But for now, until Sling TV figures out these issues, the service is not ready for prime time. This makes me sad because I want web TV to be successful. But my experience of watching several basketball games was horrible and was some of the worst sports viewing experiences I have ever had. This was even worse than trying to watch sports via satellite on days when the pixilation is bad. Luckily you only have to buy it one month at a time and I will come back in the fall when it’s football season and try again. I would certainly caution folks against signing up for the three month subscription they are offering without trying it first.

If web TV is going to succeed they have to be able to offer the same quality that people expect elsewhere. They are directly competing with Netflix and Amazon Prime and customers can easily compare their quality against those services. But they are also competing against the quality of normal cable TV systems and satellite. If web TV isn’t at least as good as those two alternatives they will have a hard time retaining customers.

What is WebRTC?

logo-webrtcThere is yet another new threat/opportunity for the telecom industry in WebRTC. That stands for Web Real Time Communication and is a project to create an open standard for delivering high-quality voice and data applications for a wide variety of platforms including browsers and mobile phones, all using the same set of protocols.

The most immediate use for the new standard is building direct voice and video communication applications from every major web browser. The project is being funded and developed by Google, Mozilla, and Opera. Microsoft has said that they are working towards developing a real-time WebRTC app for Internet Explorer.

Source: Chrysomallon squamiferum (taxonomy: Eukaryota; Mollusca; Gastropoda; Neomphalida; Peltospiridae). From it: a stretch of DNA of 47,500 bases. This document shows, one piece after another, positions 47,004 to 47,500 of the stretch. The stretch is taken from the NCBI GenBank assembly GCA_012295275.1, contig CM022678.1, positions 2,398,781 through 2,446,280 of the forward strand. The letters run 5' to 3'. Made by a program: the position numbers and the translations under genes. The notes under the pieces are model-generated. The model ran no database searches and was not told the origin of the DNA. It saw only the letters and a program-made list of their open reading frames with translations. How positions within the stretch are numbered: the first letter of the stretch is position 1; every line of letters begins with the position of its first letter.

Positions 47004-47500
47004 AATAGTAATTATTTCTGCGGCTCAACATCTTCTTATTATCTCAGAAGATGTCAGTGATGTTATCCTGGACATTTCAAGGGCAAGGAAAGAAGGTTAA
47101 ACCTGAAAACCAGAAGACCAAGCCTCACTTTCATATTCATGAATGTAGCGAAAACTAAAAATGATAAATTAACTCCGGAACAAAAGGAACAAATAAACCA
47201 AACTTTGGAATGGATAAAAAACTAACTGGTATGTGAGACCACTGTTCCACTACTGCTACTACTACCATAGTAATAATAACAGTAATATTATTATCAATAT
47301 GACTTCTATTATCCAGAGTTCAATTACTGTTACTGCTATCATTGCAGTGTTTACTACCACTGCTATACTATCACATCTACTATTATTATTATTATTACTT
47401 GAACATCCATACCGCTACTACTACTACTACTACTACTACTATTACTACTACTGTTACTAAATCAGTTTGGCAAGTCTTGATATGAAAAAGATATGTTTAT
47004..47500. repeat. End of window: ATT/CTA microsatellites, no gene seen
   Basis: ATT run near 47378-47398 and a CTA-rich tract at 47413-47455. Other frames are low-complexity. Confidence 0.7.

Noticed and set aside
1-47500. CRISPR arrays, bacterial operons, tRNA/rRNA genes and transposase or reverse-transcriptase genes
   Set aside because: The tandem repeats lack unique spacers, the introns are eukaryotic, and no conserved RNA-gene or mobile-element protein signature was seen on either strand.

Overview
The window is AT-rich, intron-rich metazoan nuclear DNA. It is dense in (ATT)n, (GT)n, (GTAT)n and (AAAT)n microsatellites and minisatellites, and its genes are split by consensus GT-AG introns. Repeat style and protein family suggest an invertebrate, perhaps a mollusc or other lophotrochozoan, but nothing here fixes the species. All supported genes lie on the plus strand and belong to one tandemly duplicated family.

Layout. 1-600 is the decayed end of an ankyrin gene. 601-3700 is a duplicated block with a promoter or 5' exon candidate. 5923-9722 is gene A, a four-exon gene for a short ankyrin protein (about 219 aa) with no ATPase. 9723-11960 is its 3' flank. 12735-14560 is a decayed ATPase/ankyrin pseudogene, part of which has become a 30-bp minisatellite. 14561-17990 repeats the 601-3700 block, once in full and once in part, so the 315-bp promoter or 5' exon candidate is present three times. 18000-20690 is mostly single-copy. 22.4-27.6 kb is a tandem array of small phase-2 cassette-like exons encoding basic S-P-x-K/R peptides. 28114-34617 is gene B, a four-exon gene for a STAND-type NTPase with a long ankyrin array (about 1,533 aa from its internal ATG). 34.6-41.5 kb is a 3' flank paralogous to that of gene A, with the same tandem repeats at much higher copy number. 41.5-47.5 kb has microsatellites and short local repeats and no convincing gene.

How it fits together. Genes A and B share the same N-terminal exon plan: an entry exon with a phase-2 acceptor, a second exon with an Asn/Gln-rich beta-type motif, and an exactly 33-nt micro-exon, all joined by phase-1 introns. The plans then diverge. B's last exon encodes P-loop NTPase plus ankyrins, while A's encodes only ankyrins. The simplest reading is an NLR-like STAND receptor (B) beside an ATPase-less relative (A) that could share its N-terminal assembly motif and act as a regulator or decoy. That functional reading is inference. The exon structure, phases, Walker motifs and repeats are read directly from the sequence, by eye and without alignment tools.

From a user perspective, WebRTC will enable anybody to initiate voice and/or video communication with anybody else using a browser or using a WebRTC-enabled device. What is unique about this effort is that the brains of the communication platform will be built into the browser, meaning that an external communications program will not be required to make such a connection. This creates browser-to-browser communication and cuts out a host of existing software platforms used today to perform this function.

This means that the big browser companies are making a big play for a piece of the communications market. The WebRTC platform will put a lot of pressure on other existing applications. For example, WebRTC could become the de facto standard for unified communications. This would let the browser companies tackle this business, which is today controlled by softswitch, router, or software vendors.

WebRTC is also going to directly compete with all of the various communication platforms like GoToMeeting and Skype. I know I maintain half a dozen such platforms on my computer that I’ve needed to view slide shows from different clients or vendors. WebRTC would do away with these intermediate platforms and let anybody on a WebRTC browser communicate with somebody else with WebRTC. You should be able to have a web meeting where there are participants on Google Chrome, Mozilla Foxfire, or Internet Explorer, all viewing and discussing a slide show together from their different platforms.

In the next generation of the standard the group will be developing what they call Object-RTC, which will be a platform that will integrate the Internet of Things into the same communications platform. This will enable anybody from any browser to easily communicate with devices that are on the Object-RTC platform, making it far easier for the normal person to integrate the IoT into their daily lives. This could become the standard platform that will allow you to communicate with your IoT devices equally easily from your PC, tablet, or smartphone. This is presumably a market grab by the browser companies to make sure that the smartphone doesn’t become the only interface to the IoT.

While the WebRTC development effort is largely being funded by Google and the other browser companies, numerous other companies have been developing WebRTC applications in an effort to keep themselves relevant in the future communications market.

Since the WebRTC platform is browser-based, it’s estimated that it will be available to 6 billion devices by the end of 2019. One would think that browser-based communications will grow to be a major means of communicating by then, putting additional pressure on companies today that make a living from providing voice.